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464 Phil. 517

SECOND DIVISION

[ G.R. No. 152927, January 14, 2004 ]

PEPSI COLA PRODUCTS (PHILS), PETITIONER, VS. RUSTICO P. PATAN, JR., GREGORIO C. APANTO, JR., GENELYN PONGCOL, AND DENNIS PESTANO, RESPONDENTS.

DECISION

CALLEJO, SR., J.:

Before the Court is the petition for review on certiorari filed by Pepsi Cola Products (Phils.), Inc. seeking to reverse and set aside the Decision[1] dated October 18, 2001, of the Court of Appeals in CA-G.R. CV No. 60383 insofar as it directed the petitioner to pay the respondents five hundred pesos (P500) each solely on the ground of equity. Likewise sought to be reversed and set aside is the appellate court's Resolution dated April 10, 2002, denying the petitioner's motion for reconsideration.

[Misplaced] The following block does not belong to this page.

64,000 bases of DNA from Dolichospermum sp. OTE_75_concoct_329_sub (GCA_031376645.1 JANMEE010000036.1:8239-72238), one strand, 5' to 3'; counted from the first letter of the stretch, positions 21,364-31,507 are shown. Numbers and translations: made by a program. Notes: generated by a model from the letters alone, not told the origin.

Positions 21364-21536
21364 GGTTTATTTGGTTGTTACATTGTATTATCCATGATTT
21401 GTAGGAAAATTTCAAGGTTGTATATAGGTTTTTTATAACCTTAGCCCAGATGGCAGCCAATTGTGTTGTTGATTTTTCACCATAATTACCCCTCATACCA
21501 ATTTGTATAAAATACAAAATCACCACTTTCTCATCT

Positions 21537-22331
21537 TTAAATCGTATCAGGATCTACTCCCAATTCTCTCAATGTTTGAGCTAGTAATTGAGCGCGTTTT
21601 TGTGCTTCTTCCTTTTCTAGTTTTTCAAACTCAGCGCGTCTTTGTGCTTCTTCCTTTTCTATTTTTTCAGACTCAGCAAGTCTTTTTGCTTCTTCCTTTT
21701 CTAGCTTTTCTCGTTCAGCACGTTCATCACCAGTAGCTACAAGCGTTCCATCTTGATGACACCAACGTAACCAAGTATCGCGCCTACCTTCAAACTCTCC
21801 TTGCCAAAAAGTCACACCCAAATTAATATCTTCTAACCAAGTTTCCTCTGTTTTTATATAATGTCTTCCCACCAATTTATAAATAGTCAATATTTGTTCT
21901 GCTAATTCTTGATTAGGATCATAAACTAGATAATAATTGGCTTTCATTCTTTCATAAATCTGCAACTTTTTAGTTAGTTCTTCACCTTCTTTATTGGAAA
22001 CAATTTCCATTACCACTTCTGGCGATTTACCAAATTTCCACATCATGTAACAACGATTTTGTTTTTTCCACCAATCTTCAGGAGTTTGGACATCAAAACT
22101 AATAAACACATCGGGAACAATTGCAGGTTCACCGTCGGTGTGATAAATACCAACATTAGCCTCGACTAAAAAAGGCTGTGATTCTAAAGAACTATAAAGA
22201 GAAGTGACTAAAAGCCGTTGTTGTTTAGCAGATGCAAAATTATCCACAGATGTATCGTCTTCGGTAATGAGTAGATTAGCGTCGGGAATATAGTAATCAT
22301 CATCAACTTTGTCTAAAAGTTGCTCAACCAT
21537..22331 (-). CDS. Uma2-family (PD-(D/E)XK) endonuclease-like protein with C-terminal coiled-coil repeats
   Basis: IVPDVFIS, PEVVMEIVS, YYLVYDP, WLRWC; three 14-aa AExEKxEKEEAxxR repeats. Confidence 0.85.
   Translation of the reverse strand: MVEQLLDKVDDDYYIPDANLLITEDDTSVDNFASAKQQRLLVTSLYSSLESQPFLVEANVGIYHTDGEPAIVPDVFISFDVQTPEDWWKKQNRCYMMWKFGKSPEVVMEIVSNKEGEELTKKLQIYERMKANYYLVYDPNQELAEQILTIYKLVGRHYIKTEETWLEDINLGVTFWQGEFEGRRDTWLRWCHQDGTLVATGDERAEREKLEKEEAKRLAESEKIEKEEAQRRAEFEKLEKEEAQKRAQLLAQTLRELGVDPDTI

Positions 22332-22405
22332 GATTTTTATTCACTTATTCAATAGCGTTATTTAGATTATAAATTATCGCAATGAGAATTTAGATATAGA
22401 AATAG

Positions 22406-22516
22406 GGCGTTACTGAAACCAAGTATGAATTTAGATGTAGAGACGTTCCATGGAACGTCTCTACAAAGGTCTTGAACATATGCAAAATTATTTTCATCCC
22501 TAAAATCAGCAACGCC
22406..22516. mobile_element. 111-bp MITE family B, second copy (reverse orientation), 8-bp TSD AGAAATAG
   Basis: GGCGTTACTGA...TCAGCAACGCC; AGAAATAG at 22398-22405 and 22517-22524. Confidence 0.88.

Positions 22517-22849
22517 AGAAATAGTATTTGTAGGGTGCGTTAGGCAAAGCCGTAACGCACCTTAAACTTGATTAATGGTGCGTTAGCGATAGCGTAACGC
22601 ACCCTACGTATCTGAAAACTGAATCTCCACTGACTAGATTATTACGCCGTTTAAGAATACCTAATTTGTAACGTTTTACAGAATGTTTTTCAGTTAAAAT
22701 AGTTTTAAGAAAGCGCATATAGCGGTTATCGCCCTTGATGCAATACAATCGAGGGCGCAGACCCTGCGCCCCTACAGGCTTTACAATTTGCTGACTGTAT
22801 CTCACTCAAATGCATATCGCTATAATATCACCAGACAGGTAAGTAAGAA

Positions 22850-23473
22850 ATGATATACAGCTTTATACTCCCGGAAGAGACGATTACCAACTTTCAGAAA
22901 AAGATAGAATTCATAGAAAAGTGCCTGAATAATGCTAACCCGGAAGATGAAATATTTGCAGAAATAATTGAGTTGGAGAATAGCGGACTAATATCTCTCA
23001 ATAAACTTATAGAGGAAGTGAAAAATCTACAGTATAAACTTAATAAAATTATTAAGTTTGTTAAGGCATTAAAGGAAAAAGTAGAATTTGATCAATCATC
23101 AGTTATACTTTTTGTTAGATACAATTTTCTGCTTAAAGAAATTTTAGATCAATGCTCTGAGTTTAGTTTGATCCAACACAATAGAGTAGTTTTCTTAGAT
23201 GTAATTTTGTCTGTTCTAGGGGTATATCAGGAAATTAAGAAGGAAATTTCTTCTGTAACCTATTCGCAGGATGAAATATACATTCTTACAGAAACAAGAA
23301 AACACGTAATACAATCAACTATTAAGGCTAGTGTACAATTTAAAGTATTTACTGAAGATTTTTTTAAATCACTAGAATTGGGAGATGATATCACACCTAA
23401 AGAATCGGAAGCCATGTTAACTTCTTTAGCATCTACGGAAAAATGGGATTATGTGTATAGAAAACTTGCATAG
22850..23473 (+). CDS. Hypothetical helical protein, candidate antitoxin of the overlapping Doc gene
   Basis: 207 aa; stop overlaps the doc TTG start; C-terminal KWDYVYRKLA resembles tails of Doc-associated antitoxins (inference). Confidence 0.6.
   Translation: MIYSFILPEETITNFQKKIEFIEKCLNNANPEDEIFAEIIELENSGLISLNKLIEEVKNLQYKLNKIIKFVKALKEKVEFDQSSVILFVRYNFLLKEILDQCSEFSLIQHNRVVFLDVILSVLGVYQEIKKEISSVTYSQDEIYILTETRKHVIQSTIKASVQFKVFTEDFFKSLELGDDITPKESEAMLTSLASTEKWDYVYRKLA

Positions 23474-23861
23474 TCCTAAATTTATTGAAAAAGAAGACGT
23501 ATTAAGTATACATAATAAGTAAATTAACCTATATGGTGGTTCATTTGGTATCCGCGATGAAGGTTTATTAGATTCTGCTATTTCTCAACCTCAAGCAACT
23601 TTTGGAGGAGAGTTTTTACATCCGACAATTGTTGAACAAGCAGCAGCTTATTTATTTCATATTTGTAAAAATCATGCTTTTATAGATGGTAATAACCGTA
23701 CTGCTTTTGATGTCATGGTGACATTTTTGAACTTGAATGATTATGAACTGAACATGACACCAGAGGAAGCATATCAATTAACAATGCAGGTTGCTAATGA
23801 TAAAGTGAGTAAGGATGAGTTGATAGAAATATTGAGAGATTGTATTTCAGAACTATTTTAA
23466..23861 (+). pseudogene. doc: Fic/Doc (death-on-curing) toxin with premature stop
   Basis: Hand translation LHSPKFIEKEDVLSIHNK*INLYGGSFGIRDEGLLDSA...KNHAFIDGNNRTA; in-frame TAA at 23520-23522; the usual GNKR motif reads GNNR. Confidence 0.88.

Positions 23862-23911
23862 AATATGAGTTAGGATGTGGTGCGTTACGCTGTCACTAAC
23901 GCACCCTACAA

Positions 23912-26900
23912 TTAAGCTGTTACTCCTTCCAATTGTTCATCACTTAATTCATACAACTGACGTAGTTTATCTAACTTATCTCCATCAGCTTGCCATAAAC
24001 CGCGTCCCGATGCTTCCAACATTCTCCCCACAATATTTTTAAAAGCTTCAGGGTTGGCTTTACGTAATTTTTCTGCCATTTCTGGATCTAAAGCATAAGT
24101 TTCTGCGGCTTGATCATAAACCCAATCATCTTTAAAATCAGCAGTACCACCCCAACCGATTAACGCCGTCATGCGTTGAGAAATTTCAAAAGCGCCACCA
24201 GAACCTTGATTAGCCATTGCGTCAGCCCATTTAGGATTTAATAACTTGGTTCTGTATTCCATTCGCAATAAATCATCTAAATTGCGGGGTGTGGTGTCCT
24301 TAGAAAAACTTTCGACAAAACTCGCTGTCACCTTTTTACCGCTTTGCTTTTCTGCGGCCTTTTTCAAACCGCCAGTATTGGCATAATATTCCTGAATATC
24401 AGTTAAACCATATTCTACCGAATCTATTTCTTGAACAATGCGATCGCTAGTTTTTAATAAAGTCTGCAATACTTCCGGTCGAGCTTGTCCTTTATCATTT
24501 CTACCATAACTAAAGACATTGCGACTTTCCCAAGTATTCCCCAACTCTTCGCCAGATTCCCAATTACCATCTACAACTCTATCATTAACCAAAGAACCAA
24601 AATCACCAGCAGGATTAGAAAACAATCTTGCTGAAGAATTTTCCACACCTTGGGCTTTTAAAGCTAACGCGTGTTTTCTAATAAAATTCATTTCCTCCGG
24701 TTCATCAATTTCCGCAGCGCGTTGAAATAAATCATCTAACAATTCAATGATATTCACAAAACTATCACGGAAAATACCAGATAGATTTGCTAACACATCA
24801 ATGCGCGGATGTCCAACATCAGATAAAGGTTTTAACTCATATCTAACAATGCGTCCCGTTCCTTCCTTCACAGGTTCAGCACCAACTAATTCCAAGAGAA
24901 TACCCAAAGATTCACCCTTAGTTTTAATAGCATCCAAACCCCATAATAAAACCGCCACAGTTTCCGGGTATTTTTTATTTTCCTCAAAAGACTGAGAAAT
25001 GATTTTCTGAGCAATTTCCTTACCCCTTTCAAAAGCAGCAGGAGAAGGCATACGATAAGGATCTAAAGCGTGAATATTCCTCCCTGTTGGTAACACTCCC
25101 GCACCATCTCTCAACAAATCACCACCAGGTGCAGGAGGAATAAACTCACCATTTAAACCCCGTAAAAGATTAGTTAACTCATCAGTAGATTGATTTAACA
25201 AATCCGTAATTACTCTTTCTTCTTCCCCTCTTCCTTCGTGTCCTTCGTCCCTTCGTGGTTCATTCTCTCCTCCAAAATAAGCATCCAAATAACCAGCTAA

The case arose from the following facts:

Some time in 1991, the petitioner, Pepsi Cola Products (Phils.), Inc. launched the "Number Fever" under-the-crown promotional campaign for its bottled soft drink products including Pepsi, 7-Up, Mirinda and Mountain Dew. With the prior approval and under the supervision of the Department of Trade and Industry (DTI), winning crowns or resealable caps were printed and seeded into the market nationwide. These crowns were identified by specific number combinations, consisting of a three-digit number and an alpha-numeric code, and were randomly pre-selected by computer.

In compliance with the terms and conditions set by the DTI, a list of the winning crowns were placed in the safety deposit box of the United Coconut Planters Bank (UCPB) in Makati City. The DTI-approved printed posters advertising the "Number Fever" promotional campaign enjoined the participants to look for the winning three-digit number and security code under the crowns or resealable caps.